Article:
Metro-North Railroad has identified the power worker killed by a train in East Harlem near 106th Street as 58-year-old James Romansoff of Yonkers,N.Y.
Romansoff died at Mount Sinai Hospital after he was struck by a Poughkeepsie-bound Hudson Line train at 12:54 a.m.
Romansoff was an eight-year employee in Metro-North’s Power Department, and was part of a crew restoring power to tracks that had been closed for weekend maintenance work, according to Metro-North spokeswoman Meredith Daniels.
“The entire Metro-North family mourns the loss of a colleague and a friend and we offer our deepest condolences to Jim Romansoff’s family,” said Metro-North President Joseph Giulietti. “Keeping our customers and employees safe is the most important job we have on the railroad. With our partners at the Federal Railroad Administration and the National Transportation Safety Board, we will re-examine our procedures and protocols to ensure we are performing our jobs with safety as the paramount concern.”
The National Transportation Safety Board and the Federal Railroad Administration are investigating the cause of the accident, which is also being investigated by the Metropolitan Transportation Authority Police.
Metro-North said 36 passengers were on board the train, the 12:47 a.m. from Grand Central Terminal, and were transferred onto another train to continue their trip by 2:17 a.m.
Metro-North did not immediately release additional details of the accident and whether recently adopted safeguards and protocols were followed.
Last week, new Metro-North President Joseph Guilietti announced Metro-North released a 100 day safety plan of ongoing and completed initiatives which included an enhanced system to protect track worker safety.
In comments since coming into the job in early February, Guilietti has emphasized placing a higher priority on safety than on-time performance.
The new computer software based system, called the enhanced employee safety system would require rail traffic controllers to transmit a random code to a rail foreman during maintenance operations that would need to be sent back before a piece of track was reopened to rail traffic.
The National Transportation Safety Board recommended the railroad institute new safeguards to correct “inadequate” protection for railway workers.
Under the new system, a rail traffic controller would transmit a random code to a rail foreman that would need to be sent back to the controller before a piece of closed track could be reopened to trains.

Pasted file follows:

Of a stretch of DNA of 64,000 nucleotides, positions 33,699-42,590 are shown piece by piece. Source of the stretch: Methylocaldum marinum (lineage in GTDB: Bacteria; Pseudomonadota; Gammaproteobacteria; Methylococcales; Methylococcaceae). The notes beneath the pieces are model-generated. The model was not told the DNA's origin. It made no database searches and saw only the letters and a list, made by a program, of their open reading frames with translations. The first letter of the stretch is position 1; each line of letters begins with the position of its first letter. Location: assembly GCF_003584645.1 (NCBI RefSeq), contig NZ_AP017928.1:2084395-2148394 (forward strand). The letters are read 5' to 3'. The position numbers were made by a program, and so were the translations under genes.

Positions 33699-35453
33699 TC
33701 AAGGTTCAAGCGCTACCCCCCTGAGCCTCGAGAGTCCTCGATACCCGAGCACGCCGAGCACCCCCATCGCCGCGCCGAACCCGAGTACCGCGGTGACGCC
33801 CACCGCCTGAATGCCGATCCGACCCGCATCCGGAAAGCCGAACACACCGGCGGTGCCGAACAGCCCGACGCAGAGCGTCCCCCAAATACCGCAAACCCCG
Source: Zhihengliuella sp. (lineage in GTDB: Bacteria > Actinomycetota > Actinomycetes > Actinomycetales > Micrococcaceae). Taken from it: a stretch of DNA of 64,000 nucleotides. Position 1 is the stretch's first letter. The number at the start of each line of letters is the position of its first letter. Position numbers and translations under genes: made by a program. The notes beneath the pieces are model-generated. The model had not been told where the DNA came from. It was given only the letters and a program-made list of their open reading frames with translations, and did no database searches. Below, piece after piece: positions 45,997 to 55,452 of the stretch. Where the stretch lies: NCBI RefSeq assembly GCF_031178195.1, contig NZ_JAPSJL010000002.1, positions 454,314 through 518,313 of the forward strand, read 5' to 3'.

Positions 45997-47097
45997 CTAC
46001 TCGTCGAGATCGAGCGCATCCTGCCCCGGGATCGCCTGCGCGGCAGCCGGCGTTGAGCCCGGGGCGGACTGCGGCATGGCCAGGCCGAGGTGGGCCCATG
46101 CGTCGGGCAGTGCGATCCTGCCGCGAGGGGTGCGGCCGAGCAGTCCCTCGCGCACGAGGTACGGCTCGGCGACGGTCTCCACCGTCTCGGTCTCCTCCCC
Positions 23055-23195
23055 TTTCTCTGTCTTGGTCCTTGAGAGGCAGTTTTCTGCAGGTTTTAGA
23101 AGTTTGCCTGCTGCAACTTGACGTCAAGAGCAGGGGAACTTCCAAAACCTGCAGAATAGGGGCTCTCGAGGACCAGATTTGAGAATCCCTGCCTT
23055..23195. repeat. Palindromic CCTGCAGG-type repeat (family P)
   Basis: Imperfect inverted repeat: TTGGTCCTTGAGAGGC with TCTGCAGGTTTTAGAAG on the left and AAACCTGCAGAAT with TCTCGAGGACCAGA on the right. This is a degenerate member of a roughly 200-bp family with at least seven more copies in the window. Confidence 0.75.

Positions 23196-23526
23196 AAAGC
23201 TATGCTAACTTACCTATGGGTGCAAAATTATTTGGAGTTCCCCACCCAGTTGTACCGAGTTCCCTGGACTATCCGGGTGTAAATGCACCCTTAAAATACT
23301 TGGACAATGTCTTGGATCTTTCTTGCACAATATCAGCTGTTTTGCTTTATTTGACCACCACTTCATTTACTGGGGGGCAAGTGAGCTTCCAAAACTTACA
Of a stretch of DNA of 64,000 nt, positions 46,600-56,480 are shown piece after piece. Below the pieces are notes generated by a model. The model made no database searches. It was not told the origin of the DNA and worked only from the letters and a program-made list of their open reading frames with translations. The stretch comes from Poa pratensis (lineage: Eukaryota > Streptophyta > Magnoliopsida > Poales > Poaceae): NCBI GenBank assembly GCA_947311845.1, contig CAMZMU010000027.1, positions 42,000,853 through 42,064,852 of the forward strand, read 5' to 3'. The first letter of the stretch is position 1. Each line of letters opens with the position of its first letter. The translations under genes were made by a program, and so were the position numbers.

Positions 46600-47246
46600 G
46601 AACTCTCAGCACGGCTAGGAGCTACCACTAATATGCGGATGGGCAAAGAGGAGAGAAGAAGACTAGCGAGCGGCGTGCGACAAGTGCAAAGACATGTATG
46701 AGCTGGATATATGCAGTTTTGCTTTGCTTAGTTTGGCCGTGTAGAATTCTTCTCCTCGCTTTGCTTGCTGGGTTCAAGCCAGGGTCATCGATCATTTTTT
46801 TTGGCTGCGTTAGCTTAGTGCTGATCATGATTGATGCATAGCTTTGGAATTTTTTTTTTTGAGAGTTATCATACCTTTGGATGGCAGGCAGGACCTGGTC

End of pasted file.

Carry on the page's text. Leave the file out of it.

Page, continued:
The NTSB’s recommendations stemmed from its investigation of the death in May of 52-year-old Robert Ludens who was struck by a train traveling 70 miles per hour when a rookie rail traffic controller mistakenly reopened a piece of track where he was working.
“We will be working in concert with the NTSB to investigate the cause of yesterday’s tragic employee fatality,” Kevin Thompson, a spokesman for the Federal Railroad Administration said Monday. “While we have concluded much of the investigative work related to Operation Deep Dive in order to report our findings to Congress next week, our findings will be heavily considered as we conduct our investigation into yesterday’s accident and as we continue to work with Metro North to improve its safety record going forward.”
Guilietti’s safety plan announced last week came after nearly a year of ongoing safety disasters including two passenger train derailments Bridgeport and the Bronx,N.Y. and a slew of service disruptions and pervasive delays related to safety-driven track work.
The railroad’s troubles began with the derailment of a train and collision with another in Bridgeport which injured 76 people, followed two weeks later by Ludens’ death.
More rigorous track inspection methods adopted in the wake of the Bridgeport derailment has resulted in identifying needed repairs that have slowed rush hour trains on a daily basis.
In September, the railroad was again questioned when a 138,000-volt feeder cable in Mount Vernon disrupted electric train service for more than 13 days while a second cable was out of commission for repairs, leaving no backup power to drive trains.
In December, four people were killed in a derailment in the Bronx, N.Y. when an engineer dozed off, and a train careened into a sharp curve at 82 miles per hour where the speed limit was 30.
In late January, the entire Metro-North rail network came to a halt on a frigid night when a maintenance crew knocked out power to an auxiliary power system on the railroad’s centralized signalization computer.
U.S. Sen. Richard Blumenthal-D-Connecticut said he had already reached out to U.S. Sen. Richard Schumer-D-New York to seek answers whether newly adopted safeguards, including the enhanced worker protection system were used.
“The reason to demand answers from Metro-North and the National Transportation Safety Board is very simply this is the second fatal tragedy of a worker in a year and completely unacceptable,” Blumenthal said. ” If proper worker protection protocols are in place there should be no such tragedies or safety incidents of this severity. Everyone who rides the rails in the Northeast has a stake in safety and reliability, including the workers who provide this essential service.”